[box cover]

The Muppet Movie: Anniversary Edition

What do you get if you cross a bug-eyed, banjo-strummin' frog, a wisecracking bear, a love-struck pig with delusions of grandeur, a brilliant script, astonishingly catchy music, and cinematography that occasionally borders on magic? Well, maybe arrested. Or you'll get The Muppet Movie (1979), one of the most charming and endearing films to claw its way out of the 1970s. The continuing appeal of the film is easy to understand after a couple of viewings. It's fun, but "fun" doesn't necessarily equate with "greatness." Rather, The Muppets offer an uncomplicated message of personal belief that transcends the sometimes stressful or unpleasant nature of everyday life. The film follows Kermit the Frog (voiced by the late Jim Henson), a simple fellow who lives in a swamp, passing the time by singing songs and catching flies, yet somehow he feels unfulfilled. A passing fisherman (Dom DeLuise), who moonlights as a Hollywood agent, encourages the talented frog to consider a career in show business. Kermit is still hesitant, until the agent mentions that Kermit's talent could entertain millions of people. Wanting nothing more than to share his gifts with the world, Kermit sets off for Hollywood (by bicycle, no less) to seek his fortune. Along the way, he meets a number of other friends, all of whom have the same dream. The most significant of these are the amiable Fozzie Bear (voiced by Frank Oz), whose dream of being a stand-up comic is not at all hindered by the fact that his act isn't the least bit funny; the lovely Miss Piggy (Oz again), who falls hard for the dapper Kermit; and the strange turkey-like Gonzo (Dave Goelz), a plumber who dreams of being… well, a plumber. But having nothing better to do, he tags along for the ride. One of the reasons The Muppet Movie works so well is that director James Frawley and screenwriters Jack Burns and Jerry Juhl treat the material with respect. The fact that our main characters are colorful fabric-covered puppets is incidental. Furthermore, the pacing is as tight as any live-action film — each scene takes place in a new town, with a new adventure on the horizon. Granted, Kermit has more obstacles to face than the distance that separates him from his goal: The evil Doc Hopper (a fun performance by Charles Durning) and his assistant Max (Austin Pendleton) are pursuing our hero every step of the way, trying to force him into being the spokesfrog for Hopper's chain of French Fried Frog Leg restaurants. When Kermit resists, a professional frog killer (Scott Walker) is brought in to dispose of our little green friend. But again, director Frawley uses this to the movie's advantage: our heroes have to keep moving — otherwise, they'll be captured. Cameo appearances — though likely unrecognizable by contemporary children — include Bob Hope, Edgar Bergen, Madeline Kahn, Richard Pryor, and Steve Martin (as a gloriously rude and abusive waiter). Moving right along… It's a good thing that The Muppet Movie itself is so charming, because Disney/Buena Vista's "Anniversary Edition" DVD (part of a series of re-releases celebrating Kermit's 50th birthday) doesn't exactly break new ground for fans. Neither the anamorphic transfer (1.85:1) nor the full-screen version can hide the fact that the film hasn't been given any fancy remastering treatment — certain scenes are quite grainy, and the colors sometimes look a bit washed-out. The Dolby Digital 5.1 audio (both English and French tracks are available, as are English closed captions) is strong (all the better to enjoy the big musical numbers), but the only extra, aside from a handful of trailers for other Disney titles, is a six-and-a-half-minute profile of Kermit (what happened to the behind-the-scenes bits from Columbia TriStar's previously released edition?). Hosted by a blinged-out Pepe the Prawn, the featurette is strictly fluff, offering "interviews" with Fozzie, Miss Piggy, Gonzo and the gang, but not doing much more than showcasing clips from the movie and offering celebrities like David Alan Grier the chance to wish the famous frog a happy 50th. Keep-case.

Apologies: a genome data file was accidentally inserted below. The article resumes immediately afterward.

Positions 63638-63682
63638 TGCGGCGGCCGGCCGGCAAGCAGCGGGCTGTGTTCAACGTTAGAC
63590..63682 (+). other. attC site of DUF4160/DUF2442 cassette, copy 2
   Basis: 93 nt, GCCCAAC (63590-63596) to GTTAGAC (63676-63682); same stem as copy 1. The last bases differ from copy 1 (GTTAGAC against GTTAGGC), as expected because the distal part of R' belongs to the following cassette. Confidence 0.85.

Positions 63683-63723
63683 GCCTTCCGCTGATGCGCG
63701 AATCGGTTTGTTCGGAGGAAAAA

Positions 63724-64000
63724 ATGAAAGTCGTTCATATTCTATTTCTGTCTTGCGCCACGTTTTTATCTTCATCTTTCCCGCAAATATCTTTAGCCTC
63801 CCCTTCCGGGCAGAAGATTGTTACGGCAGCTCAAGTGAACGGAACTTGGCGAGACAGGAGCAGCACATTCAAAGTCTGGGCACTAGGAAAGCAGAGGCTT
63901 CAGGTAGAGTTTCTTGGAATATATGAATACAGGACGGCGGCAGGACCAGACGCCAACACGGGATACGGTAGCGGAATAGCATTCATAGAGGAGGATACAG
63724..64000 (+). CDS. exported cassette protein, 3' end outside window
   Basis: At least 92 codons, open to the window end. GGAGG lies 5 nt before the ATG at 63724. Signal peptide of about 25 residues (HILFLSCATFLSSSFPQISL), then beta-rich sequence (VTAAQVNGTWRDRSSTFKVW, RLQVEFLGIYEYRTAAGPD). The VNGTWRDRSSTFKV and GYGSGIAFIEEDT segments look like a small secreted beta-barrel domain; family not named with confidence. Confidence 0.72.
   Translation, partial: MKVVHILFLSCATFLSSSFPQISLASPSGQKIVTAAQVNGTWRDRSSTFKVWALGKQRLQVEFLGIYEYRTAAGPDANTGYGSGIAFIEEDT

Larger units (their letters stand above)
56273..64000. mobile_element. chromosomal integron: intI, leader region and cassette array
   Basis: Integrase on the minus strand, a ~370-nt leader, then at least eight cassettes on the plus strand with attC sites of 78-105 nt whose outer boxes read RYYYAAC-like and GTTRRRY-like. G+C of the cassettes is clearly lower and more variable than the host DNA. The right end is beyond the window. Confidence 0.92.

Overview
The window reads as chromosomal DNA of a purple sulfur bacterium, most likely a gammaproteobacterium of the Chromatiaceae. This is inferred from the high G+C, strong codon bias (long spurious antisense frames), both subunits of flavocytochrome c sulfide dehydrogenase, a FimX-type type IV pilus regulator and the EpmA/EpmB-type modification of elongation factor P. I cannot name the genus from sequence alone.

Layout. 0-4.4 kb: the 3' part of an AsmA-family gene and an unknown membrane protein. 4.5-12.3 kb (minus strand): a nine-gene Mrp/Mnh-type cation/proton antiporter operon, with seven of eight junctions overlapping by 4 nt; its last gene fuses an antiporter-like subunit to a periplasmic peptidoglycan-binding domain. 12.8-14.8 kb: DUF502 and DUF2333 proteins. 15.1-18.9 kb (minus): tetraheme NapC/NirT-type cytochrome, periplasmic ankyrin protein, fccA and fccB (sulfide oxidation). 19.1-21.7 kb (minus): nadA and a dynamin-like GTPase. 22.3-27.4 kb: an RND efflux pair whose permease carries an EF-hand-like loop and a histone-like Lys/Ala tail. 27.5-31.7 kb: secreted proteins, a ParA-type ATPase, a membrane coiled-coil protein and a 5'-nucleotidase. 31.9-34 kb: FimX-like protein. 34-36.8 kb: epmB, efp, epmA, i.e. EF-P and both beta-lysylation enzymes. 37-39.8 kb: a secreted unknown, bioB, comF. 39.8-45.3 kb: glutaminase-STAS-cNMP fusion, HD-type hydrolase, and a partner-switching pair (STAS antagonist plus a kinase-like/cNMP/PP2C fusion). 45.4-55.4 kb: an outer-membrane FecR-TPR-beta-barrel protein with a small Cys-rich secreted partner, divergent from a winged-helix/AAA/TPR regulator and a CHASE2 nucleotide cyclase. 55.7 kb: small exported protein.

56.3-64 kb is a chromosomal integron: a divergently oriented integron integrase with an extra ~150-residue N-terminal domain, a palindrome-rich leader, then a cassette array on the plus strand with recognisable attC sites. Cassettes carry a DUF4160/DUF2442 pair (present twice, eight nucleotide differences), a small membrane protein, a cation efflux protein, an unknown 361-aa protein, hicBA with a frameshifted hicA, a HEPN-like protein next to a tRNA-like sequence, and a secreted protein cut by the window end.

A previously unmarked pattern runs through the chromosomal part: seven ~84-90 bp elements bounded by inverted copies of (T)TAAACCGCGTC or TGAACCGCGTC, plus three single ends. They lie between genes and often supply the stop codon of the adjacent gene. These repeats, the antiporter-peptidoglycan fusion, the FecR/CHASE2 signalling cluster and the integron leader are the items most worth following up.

—Joe Barlow/JJB



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